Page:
A Clean Garage is a Safe Garage
Following these guidelines can make your garage a clean, safe and useful room in your home –
Protect your family from poisoning
- Conduct an audit of every container in the garage to identify toxic materials. Toxic materials include:
- garden pesticides
- automotive fluids
- lighting fluids (for grills)
- paint thinners
- paint removers
- many household cleaners
- Dispose (properly) of as many toxins as possible
- Throw out products that are:
- unlabeled or of unclear usage
- past recommended usage date (printed on container)
- inadequately sealed; obsolete (example: servicing a product you no longer own or use)
- ineffective (example: you’ve switched to a better product)
- insufficient (example: not enough solvent to complete a task)
- Store all products in original containers and accordance with the manufacture’s recommendations.
- Never transfer toxic materials to glasses or food containers, where it can be mistaken as food/beverage.
- Store hazardous products out of the range of children, in locked cabinets where possible.
- Dispose of any product that does not have clear usage, clean-up and emergency response directions.
Create a gas-free garage
One of the most serious hazards in the garage is from contained toxic gases. Follow these suggestions and you will be sure to have a safe garage the whole family can enjoy.
- Never use a barbecue or gas grill indoors, inside a garage or in any enclosed porch.
- Never use electric generators inside the home, garage or other enclosed area.
- Do not warm up car in garage, and exit garage promptly after engine starts. (Leaving the garage door open does not provide adequate ventilation).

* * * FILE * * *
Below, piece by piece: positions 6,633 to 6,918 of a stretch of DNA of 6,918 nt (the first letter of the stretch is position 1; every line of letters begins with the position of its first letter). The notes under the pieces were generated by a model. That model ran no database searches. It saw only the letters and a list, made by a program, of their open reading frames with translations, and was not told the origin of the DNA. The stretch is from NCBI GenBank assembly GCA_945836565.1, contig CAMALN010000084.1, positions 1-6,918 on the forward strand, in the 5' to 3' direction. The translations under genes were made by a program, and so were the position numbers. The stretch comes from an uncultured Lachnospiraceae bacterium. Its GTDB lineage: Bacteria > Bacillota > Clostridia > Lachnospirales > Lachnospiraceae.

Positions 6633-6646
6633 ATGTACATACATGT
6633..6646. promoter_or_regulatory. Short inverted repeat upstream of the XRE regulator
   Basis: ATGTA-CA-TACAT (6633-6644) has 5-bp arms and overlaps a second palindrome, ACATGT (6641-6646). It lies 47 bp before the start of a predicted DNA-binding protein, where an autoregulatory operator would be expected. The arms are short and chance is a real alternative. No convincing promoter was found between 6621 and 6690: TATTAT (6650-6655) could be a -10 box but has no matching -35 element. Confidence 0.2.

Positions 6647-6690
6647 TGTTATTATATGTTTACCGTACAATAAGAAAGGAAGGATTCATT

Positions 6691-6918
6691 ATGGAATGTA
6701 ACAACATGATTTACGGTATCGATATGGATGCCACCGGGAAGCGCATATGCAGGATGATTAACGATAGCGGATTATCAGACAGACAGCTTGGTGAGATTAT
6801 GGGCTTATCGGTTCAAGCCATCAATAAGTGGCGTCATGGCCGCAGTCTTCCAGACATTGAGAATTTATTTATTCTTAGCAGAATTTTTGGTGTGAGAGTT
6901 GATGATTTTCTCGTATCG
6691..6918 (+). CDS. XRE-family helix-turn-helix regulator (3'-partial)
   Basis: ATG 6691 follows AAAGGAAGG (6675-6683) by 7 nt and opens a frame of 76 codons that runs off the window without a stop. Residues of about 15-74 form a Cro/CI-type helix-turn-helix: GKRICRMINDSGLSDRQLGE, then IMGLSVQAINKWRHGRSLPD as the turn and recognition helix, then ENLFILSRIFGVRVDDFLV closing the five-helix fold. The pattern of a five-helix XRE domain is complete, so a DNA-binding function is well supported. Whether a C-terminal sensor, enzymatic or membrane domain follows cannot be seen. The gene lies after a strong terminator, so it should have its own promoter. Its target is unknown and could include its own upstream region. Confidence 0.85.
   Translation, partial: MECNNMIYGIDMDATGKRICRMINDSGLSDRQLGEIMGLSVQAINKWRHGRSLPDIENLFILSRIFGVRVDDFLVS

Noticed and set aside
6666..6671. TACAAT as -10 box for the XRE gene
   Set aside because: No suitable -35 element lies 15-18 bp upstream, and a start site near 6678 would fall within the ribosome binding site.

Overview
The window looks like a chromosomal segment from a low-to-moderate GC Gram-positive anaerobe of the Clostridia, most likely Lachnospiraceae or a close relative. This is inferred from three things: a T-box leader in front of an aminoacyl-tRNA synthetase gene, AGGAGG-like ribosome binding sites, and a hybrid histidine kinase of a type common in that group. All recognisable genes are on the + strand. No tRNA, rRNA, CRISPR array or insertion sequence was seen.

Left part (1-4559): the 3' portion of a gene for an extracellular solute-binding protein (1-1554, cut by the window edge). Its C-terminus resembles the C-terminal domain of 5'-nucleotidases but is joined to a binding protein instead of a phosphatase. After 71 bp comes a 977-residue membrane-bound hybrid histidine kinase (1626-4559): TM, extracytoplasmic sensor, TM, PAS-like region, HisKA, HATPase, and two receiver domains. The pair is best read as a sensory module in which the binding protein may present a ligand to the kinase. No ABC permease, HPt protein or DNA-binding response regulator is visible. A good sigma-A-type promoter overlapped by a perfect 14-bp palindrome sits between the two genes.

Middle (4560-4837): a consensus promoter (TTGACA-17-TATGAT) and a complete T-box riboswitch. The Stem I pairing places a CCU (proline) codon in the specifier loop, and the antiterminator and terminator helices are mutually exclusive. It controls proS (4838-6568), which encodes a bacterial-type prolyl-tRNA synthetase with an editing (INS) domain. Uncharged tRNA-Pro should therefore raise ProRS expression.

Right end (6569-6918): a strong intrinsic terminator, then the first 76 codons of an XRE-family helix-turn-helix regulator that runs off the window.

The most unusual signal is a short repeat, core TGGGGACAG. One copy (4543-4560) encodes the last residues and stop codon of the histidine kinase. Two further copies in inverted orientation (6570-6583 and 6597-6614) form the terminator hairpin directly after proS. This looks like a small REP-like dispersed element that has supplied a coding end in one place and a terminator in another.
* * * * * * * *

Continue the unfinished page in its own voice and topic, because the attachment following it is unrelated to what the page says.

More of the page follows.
- Even small engines, such as those in pressure washers, can cause carbon monoxide poisoning.
- Post all emergency response numbers by every telephone. Should you suspect carbon monoxide poisoning in your home, call the emergency number immediately.
- Install carbon monoxide alarms on every level of your home, especially near sleeping areas.
Garage safety – falling items
Falls are the leading cause of injury-related death in the home. More 540,000 slip-fall injuries requiring hospital care occur in North America each year. Thousands of additional injuries occur due to items falling from shelves, hooks and cabinets. Check your garage to make certain that item is stored securely.
These six tips should help:
- Relocate heavy and sharp objects, such as tires and gardening tools are propped against walls.
- Store ladders horizontally. This prevents tipping and discourages children from climbing them.
- Anchor tall shelving units to the wall.
- Store tools, gardening supplies and automotive parts on shelves.
- Avoid overloading shelves. If in doubt, add shelves. (Even better: dispose of what you don’t need.)
- Position lightweight items on higher shelves and position heavy items on shelves closet to the ground.
Avoid accidental falls
Walk through your garage alert to potential slipping or tripping hazards. Keep in mind the following four rules:
- Remove all objects from stairs, steps, landings and floors.
- Tuck electrical cords into the appliance, where possible, or around external prongs – but always out of walkways.
- Attach and secure banisters or handrails on both sides.
- Keep the floor clean. Promptly clean up grease, water and other spills.